Skeena Reece is a Tsimshian/Gitksan and Cree/Métis artist based on the west coast of British Columbia. She has garnered national and international attention most notably for Raven: On the Colonial Fleet (2010) her bold installation and performance work presented at the 2010 Sydney Biennale and as a part of the celebrated and widely toured group exhibition Beat Nation. Her multidisciplinary practice includes performance art, “sacred clowning”, writing, music, video and visual art. She studied media arts at the Emily Carr Institute of Art and Design, and was the recipient of the British Columbia Award for Excellence in the Arts (2012), The Viva Award (2014) and the Hnyatshyn Award (2017). Recent solo exhibitions include: Moss at the Oboro Gallery, Montreal (2017) and Sweetgrass and Honey at Plug In ICA (2018), Touch Me at the Comox Valley Art Gallery (2018) and Surrounded at the Morris and Helen Belkin Gallery (2019) and Honey and Sweetgrass at the Duke Hall Gallery at the James Madison University, Virginia (2021).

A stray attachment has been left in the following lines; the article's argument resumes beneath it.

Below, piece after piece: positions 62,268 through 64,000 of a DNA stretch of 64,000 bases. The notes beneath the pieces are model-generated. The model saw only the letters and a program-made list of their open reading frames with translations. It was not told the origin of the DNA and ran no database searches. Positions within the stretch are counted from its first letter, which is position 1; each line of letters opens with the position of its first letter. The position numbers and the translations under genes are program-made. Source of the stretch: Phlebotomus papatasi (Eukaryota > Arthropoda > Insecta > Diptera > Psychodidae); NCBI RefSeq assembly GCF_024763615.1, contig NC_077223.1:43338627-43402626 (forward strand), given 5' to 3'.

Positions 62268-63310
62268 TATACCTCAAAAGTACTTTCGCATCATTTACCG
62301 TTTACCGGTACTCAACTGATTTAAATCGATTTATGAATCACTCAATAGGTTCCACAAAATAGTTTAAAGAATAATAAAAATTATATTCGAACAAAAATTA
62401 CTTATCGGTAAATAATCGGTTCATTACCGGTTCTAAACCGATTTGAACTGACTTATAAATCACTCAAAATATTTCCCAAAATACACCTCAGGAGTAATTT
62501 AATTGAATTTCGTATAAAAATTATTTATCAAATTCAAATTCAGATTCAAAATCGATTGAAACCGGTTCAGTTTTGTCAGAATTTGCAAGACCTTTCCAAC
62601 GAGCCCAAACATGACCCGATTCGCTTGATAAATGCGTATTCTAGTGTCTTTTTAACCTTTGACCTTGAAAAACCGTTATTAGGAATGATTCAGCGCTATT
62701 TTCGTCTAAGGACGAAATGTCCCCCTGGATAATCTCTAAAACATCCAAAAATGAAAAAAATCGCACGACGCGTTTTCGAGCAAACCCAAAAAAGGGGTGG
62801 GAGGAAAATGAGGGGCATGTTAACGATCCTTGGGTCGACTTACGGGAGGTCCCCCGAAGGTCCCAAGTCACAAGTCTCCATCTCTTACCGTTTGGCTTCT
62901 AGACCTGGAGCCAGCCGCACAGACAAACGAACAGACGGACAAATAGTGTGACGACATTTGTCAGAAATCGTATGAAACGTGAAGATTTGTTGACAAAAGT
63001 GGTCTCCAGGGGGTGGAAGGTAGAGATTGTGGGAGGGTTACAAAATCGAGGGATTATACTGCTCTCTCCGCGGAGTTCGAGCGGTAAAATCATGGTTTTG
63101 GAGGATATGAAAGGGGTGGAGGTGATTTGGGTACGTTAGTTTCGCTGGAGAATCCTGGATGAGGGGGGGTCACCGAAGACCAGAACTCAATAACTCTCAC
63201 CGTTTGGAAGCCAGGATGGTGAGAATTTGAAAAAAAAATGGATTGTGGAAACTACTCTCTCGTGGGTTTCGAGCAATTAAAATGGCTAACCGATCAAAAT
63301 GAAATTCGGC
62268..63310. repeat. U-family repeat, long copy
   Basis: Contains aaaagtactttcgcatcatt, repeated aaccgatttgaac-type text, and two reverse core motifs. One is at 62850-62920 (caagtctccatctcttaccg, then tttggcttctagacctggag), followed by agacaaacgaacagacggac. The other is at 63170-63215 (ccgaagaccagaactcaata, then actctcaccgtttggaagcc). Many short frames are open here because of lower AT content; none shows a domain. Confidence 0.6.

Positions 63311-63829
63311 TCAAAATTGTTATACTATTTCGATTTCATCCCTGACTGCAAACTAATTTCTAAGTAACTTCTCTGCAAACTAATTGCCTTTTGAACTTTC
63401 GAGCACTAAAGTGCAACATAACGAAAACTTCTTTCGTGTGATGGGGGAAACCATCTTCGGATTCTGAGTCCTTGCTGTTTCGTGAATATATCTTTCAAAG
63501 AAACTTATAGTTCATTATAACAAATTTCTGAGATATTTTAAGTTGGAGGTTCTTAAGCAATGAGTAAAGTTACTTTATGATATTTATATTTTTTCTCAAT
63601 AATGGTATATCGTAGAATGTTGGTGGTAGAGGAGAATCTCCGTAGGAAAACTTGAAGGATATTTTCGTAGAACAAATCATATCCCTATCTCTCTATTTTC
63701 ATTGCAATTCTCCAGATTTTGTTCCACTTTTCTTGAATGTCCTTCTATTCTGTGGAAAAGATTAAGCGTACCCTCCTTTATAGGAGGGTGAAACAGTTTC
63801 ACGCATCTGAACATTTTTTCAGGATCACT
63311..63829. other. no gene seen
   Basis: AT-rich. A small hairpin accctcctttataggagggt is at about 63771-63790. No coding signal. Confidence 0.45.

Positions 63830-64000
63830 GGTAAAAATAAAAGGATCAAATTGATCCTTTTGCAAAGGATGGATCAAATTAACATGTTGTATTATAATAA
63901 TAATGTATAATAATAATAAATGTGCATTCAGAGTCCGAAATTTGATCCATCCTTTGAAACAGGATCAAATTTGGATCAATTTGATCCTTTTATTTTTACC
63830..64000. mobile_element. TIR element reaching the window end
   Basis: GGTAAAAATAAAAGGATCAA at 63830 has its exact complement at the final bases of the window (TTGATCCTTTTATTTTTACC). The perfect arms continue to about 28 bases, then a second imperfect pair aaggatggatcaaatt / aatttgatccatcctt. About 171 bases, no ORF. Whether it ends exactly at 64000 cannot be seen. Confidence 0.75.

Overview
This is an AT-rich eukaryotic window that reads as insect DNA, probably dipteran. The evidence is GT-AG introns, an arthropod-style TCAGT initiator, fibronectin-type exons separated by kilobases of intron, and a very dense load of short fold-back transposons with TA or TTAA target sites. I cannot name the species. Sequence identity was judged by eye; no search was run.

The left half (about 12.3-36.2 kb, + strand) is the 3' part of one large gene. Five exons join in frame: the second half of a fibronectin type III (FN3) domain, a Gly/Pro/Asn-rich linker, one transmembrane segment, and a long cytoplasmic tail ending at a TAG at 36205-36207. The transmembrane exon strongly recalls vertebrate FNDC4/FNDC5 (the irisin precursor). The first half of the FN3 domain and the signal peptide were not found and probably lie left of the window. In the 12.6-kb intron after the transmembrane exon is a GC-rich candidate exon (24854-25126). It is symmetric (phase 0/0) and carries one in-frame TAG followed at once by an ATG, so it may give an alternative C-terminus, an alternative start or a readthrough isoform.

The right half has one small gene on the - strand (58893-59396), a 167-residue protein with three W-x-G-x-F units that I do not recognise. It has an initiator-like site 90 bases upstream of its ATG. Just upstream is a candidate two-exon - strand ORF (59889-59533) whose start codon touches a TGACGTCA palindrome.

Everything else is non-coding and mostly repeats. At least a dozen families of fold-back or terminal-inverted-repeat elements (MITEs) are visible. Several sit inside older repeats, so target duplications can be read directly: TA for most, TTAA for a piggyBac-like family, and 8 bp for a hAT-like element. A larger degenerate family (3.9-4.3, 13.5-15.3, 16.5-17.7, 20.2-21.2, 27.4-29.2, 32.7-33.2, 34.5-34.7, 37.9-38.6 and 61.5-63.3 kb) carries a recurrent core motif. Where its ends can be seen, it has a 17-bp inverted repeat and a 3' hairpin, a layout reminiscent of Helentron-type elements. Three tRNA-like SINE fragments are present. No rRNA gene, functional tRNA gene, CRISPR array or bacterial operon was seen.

Dean Hunt is a visual artist, traditional tattoo practitioner & music producer from the Eagle Clan of the Heiltsuk Nation, Waglisla (Bella Bella). Dean underwent a formal 5-year apprenticeship with his father Bradley Hunt and Older brother Shawn Hunt, where he learned the skills of Heiltsuk carving and design. He uses the tools his ancestors fought to hold onto through times of hardship and oppression, not only in his more traditional art practices, but also in his contemporary use of sound. Dean studied Studio Engineering and Music Production at Columbia Academy in Vancouver and has applied his skills as a music producer and DJ with the audio-visual collectives Skookum Sound System & See Monsters. Dean also completed a four week artist intensive at Earthline Tattoo Residency in Kelowna with teacher Dion Kazsas (Nlaka'pamux Nation), where he learned traditional hand poke and skin stitch tattoo techniques.